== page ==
Brown Girl in Recovery recalls how her time as a child athlete has helped guide her sobriety journey as an adult.
By Brown Girl in Recovery
Hello there. I am Brown Girl in Recovery, sharing my fourth column with you lovely readers about my experiences with alcoholism, mental health and ultimately, sobriety. Since this month’s issue is devoted to sports and the important role they play in our lives, I want to pause and take a moment to honor that.
I’d like to share an impactful phrase from a show I love that is all about football (aka soccer in the U.S.) but is also about life in general: “I believe in hope. I believe in ‘believe.’” This popular phrase from the incredible show Ted Lasso can be applicable to many facets of our lives: sports, school, career, relationships and personal challenges. The show has so many incredible takeaways that are relevant in my life as a sober person: perseverance, trying, believing and realizing it is okay to rely on others to help us out.
Growing up, I played soccer for several years. I wasn’t quite good enough to play in high school or college, but I enjoyed the sport immensely. I think part of it was because my dad enjoyed soccer so much—he was a phenomenal player. He coached my team for a few years as well. Watching Ted Lasso as a grown-up allowed me to reflect fondly on those memories, and also realize I learned a lot during those formative years when I played soccer. I learned how to keep trying even though I wasn’t the best player and that in order to be successful in soccer, you need to have a good relationship with your teammates.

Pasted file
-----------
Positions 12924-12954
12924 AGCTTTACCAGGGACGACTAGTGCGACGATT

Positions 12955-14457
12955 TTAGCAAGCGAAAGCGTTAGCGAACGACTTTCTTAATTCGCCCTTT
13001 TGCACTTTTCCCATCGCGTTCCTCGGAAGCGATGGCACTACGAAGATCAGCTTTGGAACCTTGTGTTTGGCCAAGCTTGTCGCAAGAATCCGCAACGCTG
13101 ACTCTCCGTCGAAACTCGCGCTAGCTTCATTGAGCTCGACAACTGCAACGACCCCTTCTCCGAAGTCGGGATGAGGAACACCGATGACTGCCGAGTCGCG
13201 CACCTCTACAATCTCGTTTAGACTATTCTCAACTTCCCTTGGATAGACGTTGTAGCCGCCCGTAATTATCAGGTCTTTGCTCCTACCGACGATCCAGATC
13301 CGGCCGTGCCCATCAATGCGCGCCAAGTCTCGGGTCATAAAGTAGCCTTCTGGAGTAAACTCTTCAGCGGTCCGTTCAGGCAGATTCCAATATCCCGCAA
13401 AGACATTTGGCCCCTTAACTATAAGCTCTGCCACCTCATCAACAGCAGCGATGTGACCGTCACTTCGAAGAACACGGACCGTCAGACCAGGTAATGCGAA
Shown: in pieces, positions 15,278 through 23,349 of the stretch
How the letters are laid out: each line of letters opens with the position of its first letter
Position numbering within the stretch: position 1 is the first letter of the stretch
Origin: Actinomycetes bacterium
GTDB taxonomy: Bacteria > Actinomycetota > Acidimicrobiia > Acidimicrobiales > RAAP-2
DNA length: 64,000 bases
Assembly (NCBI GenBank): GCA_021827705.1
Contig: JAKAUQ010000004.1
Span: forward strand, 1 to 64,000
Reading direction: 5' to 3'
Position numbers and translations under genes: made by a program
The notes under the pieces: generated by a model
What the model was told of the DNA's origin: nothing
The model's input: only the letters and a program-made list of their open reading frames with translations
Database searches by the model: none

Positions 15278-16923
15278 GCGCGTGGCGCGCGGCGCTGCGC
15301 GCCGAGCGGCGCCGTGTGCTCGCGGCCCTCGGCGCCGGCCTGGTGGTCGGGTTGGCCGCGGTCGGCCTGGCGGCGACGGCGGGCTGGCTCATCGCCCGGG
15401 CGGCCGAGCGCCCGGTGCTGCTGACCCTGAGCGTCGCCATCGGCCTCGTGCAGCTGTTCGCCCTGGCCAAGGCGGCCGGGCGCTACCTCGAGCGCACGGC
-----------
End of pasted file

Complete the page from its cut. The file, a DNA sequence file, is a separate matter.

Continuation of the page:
Now, as an adult and a sober person, I still have to practice daily on doing my best and trying, whatever it may look like that hour or day, and know I am trying to the best of my ability in that moment. And in order to stay sober, I need to have good relationships, whether it is with my sponsor, husband, family or friends. Because at the end of the day, I can’t do this—life, sobriety, just being—all on my own, no matter how much I may want to at times.
For my next column, I will dive into my move back to Austin for love in my mid-20s, the end of that dream and my rock bottom at 31. I hope you come back to read about, not just my struggle, but how I got through it and how life is now in my late 30s. Until then, I hope by sharing my journey and reflections thus far I am able to give other Brown women a space to reflect, perhaps nod along and feel less alone, and realize life is going to eventually be okay.